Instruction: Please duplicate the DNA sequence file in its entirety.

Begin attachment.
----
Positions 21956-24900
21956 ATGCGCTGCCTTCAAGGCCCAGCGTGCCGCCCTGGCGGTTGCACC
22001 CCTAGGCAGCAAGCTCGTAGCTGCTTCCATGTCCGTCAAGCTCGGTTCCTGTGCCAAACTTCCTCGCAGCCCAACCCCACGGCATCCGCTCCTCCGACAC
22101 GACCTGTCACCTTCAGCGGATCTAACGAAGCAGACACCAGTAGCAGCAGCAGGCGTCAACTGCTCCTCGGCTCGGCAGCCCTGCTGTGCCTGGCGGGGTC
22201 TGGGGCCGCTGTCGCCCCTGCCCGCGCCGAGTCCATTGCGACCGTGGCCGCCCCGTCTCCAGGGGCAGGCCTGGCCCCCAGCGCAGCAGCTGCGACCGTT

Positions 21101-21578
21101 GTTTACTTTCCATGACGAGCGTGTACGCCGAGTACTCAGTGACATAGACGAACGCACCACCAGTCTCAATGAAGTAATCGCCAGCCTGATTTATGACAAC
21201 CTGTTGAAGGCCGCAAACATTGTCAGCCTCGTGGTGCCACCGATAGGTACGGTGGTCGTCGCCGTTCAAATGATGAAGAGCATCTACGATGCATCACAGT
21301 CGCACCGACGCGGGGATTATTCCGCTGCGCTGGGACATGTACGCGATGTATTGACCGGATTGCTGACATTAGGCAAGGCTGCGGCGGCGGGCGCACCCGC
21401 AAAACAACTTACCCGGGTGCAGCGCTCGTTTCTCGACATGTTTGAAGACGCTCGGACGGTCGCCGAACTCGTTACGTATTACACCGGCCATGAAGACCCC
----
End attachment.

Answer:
Positions 21956-24900
21956 ATGCGCTGCCTTCAAGGCCCAGCGTGCCGCCCTGGCGGTTGCACC
22001 CCTAGGCAGCAAGCTCGTAGCTGCTTCCATGTCCGTCAAGCTCGGTTCCTGTGCCAAACTTCCTCGCAGCCCAACCCCACGGCATCCGCTCCTCCGACAC
22101 GACCTGTCACCTTCAGCGGATCTAACGAAGCAGACACCAGTAGCAGCAGCAGGCGTCAACTGCTCCTCGGCTCGGCAGCCCTGCTGTGCCTGGCGGGGTC
22201 TGGGGCCGCTGTCGCCCCTGCCCGCGCCGAGTCCATTGCGACCGTGGCCGCCCCGTCTCCAGGGGCAGGCCTGGCCCCCAGCGCAGCAGCTGCGACCGTT

Positions 21101-21578
21101 GTTTACTTTCCATGACGAGCGTGTACGCCGAGTACTCAGTGACATAGACGAACGCACCACCAGTCTCAATGAAGTAATCGCCAGCCTGATTTATGACAAC
21201 CTGTTGAAGGCCGCAAACATTGTCAGCCTCGTGGTGCCACCGATAGGTACGGTGGTCGTCGCCGTTCAAATGATGAAGAGCATCTACGATGCATCACAGT
21301 CGCACCGACGCGGGGATTATTCCGCTGCGCTGGGACATGTACGCGATGTATTGACCGGATTGCTGACATTAGGCAAGGCTGCGGCGGCGGGCGCACCCGC
21401 AAAACAACTTACCCGGGTGCAGCGCTCGTTTCTCGACATGTTTGAAGACGCTCGGACGGTCGCCGAACTCGTTACGTATTACACCGGCCATGAAGACCCC